(Man was allowed to slaughter an animal to bring it as a sacrifice to God – as Abel did (Gen. 4:4). This was not simply a taking of an animal life for a human one, but devoting it to God – which is clearly a form of bringing it to a higher state. Similarly, according to some, man was permitted to eat the meat of an animal which died on its own – except a limb severed from a live animal (Tosafot Sanhedrin¬ 56b s.v. “achal”). Thus, it was not a matter that man was originally intended to be herbivorous. It was primarily out of a concern for the welfare of the animal kingdom.)
Nachmanides continues that even when meat was permitted after the Flood, man was not permitted to derive benefit from an animal’s soul directly, only its meat. Thus, we could not eat a limb taken from a live animal nor eat its blood – the seat of its soul (Leviticus 17:11).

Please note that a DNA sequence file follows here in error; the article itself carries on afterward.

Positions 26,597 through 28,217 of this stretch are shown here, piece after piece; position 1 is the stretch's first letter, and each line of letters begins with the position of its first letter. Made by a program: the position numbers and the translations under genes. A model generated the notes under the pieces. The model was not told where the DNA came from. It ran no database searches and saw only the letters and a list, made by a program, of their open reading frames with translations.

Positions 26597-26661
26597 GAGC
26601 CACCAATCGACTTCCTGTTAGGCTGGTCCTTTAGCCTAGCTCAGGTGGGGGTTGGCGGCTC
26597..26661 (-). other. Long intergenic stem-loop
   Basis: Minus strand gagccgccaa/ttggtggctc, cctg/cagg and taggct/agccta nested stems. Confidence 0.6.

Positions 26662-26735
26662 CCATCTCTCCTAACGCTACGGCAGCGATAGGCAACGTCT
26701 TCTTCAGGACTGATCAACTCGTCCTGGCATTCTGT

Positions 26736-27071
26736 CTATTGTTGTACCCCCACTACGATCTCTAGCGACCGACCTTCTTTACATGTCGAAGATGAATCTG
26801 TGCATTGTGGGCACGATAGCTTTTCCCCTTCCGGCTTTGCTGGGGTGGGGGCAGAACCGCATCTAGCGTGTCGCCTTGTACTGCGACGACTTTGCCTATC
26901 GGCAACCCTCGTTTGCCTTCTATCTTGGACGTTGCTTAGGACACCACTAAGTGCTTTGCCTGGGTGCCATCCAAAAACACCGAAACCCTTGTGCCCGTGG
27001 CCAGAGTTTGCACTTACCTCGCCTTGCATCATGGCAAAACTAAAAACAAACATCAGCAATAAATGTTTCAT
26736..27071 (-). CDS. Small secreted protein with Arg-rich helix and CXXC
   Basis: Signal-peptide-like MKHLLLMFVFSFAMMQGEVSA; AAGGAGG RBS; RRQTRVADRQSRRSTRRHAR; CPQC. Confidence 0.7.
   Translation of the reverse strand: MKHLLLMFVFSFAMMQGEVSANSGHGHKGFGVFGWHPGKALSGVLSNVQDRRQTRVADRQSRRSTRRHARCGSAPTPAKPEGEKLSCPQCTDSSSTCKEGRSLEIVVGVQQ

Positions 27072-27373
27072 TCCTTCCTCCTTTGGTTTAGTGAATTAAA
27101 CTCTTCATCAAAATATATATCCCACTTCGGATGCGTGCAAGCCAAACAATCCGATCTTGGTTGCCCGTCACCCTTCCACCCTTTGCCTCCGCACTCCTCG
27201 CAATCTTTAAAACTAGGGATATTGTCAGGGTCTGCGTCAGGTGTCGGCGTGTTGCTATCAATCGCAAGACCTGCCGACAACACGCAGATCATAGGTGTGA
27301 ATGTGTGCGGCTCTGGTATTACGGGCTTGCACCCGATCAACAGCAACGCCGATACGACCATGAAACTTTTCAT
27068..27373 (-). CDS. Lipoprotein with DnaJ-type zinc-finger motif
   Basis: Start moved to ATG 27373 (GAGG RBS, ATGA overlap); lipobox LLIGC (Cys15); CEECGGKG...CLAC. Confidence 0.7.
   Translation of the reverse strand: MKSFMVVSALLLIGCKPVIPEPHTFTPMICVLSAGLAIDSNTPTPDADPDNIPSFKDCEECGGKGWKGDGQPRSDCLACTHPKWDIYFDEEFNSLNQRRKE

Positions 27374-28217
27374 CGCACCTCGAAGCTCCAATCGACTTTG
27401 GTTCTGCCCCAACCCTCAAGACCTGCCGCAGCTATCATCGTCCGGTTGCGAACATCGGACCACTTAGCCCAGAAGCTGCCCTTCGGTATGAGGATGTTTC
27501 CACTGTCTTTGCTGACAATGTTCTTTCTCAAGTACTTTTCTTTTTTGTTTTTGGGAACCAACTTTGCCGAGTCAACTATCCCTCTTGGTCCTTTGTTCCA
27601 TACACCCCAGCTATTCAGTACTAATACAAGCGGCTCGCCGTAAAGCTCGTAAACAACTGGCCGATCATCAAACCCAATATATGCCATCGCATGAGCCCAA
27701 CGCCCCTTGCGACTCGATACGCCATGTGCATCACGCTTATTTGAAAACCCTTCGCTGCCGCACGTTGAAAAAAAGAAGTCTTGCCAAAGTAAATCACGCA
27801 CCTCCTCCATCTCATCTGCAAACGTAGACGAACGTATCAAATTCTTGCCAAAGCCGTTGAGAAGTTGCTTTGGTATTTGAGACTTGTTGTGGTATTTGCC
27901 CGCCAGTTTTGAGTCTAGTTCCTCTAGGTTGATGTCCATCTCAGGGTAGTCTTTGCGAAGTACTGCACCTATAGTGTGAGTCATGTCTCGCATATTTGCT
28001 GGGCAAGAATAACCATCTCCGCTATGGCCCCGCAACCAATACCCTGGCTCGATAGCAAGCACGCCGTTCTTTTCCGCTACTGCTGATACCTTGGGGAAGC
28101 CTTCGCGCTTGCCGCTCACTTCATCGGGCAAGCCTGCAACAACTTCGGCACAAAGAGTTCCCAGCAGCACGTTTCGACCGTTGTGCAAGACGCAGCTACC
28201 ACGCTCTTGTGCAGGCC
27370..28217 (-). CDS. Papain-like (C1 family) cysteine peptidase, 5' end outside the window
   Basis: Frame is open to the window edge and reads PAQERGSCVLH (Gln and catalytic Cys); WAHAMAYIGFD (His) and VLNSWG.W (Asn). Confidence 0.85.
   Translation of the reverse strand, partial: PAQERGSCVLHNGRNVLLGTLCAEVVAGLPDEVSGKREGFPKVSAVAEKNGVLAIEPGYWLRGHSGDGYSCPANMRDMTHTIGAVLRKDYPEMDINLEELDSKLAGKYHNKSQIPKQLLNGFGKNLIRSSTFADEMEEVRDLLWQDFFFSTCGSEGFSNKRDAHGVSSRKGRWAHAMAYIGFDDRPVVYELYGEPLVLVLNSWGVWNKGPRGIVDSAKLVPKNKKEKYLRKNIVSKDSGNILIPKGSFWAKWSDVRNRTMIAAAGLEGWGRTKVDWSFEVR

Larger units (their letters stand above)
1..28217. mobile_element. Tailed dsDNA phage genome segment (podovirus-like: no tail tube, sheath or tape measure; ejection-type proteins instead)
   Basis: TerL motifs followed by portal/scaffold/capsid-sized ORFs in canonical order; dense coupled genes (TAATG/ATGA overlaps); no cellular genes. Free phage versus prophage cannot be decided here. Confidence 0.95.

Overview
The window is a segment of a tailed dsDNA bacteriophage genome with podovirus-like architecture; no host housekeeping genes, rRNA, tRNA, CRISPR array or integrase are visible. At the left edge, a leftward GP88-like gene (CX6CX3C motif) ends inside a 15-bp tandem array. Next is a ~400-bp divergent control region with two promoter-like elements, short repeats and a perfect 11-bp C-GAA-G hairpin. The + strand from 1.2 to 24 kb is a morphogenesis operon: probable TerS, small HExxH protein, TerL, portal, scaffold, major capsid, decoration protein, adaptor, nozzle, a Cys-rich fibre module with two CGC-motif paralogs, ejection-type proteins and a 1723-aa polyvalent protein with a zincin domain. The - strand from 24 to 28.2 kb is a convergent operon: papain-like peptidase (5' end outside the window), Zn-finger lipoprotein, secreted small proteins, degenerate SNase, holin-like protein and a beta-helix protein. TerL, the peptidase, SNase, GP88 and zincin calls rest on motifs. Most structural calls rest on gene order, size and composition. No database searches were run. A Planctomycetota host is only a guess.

If so, what changed after the Flood? Why were animal lives considered more dispensable than they were in the antediluvian era? In fact today the Sages recommend that we enjoy meat at times such as Shabbat and holidays.
There are several answers to this offered by the commentators. As you will see, most are basically practical – that in spite of Nachmanides’ objections, postdiluvian man had a greater need for meat or stronger rights over the animal kingdom than his predecessors. There are, however, approaches along the lines that a more fundamental change occurred in the relationship between mankind and the animal kingdom after the Flood.